Preprint Review Version 1 Preserved in Portico This version is not peer-reviewed

The Key Role of Human Microbiota in Breast Cancer

Version 1 : Received: 16 February 2021 / Approved: 17 February 2021 / Online: 17 February 2021 (13:29:27 CET)

How to cite: Filippone, A.; Rossi, C.; Rossi, M.M.; Guarino, D.; Maggiore, C.; Di Micco, A.; Ticca, L.; Di Palma, S.; Bolognino, R.A.; Sanchez, A.M.; Franceschini, G.; Masetti, R.; Magno, S. The Key Role of Human Microbiota in Breast Cancer. Preprints 2021, 2021020393 (doi: 10.20944/preprints202102.0393.v1). Filippone, A.; Rossi, C.; Rossi, M.M.; Guarino, D.; Maggiore, C.; Di Micco, A.; Ticca, L.; Di Palma, S.; Bolognino, R.A.; Sanchez, A.M.; Franceschini, G.; Masetti, R.; Magno, S. The Key Role of Human Microbiota in Breast Cancer. Preprints 2021, 2021020393 (doi: 10.20944/preprints202102.0393.v1).

Abstract

Sound evidence recognizes the microbiota as one of the major players in human health and disease, including cancer. Every human being is an holobiont, a shared human and microbial ecosystem, in which microbial composition is individually set by behaviours and environmental factors during the first years of life. Thereafter it is modulated by diet, physical activity, emotions and drugs (in particularly antibiotics and chemotherapeutics). As a consequence, a shift in medicine is needed toward a more comprehensive practice that takes into account every individual's genoma and, in addition, his or her metagenome, known as microbiome: a "microbiota revolution". As regards breast cancer (BC), a clear link between microbiota and oncogenesis is still to be confirmed. Specific microbes display unique features regulating their host niche in a number of body sites, which can result in an increased risk of cancer; in addition, gut microbiota composition plays a role in immune modulation within the intestinal barrier, affecting local and systemic inflammation, recognized drivers of cancer. Moreover, part of the bacterial gene mass inside the gut, constituting the so called “estrobolome”, influences the sexual hormonal balance and subsequentely may impact on the onset, progression and treatment of hormonal dependent cancers. Microbiota is also clearly involved in modulating the response to anticancer treatments, and above all to the emerging immunotherapy. Based on these premises, the microbiome is becoming a potential target, in order to enhance efficacy of antitumoral treatments as well as to lower their toxicity. The complex scenario that links microbiome composition to oncogenesis and response to anticancer treatments defines the frames of a new “oncobiotic” perspective.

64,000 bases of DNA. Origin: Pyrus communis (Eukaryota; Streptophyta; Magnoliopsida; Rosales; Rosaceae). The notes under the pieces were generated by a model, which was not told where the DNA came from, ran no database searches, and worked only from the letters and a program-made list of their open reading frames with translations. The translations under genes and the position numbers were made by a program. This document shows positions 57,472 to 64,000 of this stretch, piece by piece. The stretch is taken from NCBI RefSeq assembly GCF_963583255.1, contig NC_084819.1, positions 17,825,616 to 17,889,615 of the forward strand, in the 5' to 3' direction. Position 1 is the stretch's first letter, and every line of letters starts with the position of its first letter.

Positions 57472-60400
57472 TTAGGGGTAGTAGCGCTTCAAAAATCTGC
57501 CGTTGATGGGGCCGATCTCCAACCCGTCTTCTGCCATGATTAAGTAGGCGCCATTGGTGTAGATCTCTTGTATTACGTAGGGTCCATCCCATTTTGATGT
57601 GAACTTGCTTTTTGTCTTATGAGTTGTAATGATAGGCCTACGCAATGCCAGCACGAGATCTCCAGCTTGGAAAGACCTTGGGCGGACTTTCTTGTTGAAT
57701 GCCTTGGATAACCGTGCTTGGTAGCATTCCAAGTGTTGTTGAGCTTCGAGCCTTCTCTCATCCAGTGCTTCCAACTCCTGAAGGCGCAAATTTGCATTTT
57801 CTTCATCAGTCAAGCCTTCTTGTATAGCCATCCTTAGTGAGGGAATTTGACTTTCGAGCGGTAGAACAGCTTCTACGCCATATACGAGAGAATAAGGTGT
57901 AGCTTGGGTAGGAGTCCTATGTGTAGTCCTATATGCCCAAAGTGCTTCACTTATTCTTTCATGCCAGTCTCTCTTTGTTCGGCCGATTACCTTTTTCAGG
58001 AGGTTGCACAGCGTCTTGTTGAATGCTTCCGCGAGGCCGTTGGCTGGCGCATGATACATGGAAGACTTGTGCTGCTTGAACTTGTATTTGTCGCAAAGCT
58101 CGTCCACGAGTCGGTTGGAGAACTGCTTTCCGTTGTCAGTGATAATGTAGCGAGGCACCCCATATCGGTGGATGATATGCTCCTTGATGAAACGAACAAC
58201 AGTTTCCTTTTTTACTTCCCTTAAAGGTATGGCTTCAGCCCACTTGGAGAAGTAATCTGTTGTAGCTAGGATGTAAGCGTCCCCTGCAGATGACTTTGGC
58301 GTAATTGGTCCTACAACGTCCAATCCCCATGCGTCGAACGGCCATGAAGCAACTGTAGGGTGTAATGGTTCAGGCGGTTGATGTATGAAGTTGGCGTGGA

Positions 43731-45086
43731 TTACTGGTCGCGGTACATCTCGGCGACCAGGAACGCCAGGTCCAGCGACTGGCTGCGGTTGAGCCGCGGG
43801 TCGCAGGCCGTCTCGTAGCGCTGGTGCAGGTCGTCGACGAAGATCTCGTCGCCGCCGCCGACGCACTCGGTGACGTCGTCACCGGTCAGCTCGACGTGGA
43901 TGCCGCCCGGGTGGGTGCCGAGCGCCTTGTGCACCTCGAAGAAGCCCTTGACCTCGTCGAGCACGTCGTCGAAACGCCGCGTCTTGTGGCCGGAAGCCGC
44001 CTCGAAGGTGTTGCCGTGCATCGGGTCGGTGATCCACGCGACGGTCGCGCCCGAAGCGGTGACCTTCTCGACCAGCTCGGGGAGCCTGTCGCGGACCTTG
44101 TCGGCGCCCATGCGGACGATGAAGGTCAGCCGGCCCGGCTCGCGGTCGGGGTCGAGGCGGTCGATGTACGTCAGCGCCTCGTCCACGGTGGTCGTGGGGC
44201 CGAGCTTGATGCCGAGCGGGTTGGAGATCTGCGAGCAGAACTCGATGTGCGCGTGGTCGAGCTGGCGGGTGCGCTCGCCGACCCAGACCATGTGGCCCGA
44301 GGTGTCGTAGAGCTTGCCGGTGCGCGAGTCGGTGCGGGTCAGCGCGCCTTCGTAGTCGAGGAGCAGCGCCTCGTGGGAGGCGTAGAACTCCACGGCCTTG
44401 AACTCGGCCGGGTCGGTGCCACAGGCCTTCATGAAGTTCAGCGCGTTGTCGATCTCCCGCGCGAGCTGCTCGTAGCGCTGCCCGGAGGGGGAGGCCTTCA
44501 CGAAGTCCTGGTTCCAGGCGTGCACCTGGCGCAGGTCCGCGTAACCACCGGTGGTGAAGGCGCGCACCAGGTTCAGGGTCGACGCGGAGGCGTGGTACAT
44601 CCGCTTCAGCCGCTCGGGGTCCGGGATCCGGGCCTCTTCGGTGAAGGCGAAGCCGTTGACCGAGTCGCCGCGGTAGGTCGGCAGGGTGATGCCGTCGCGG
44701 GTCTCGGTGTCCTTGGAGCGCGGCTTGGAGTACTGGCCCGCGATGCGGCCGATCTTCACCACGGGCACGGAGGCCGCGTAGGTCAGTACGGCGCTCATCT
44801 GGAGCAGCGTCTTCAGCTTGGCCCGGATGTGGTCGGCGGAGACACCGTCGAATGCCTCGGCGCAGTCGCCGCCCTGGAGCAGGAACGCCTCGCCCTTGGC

Subject Areas

Microbiome; Personalized Medicine; Integrative Oncology; Oncobiotic

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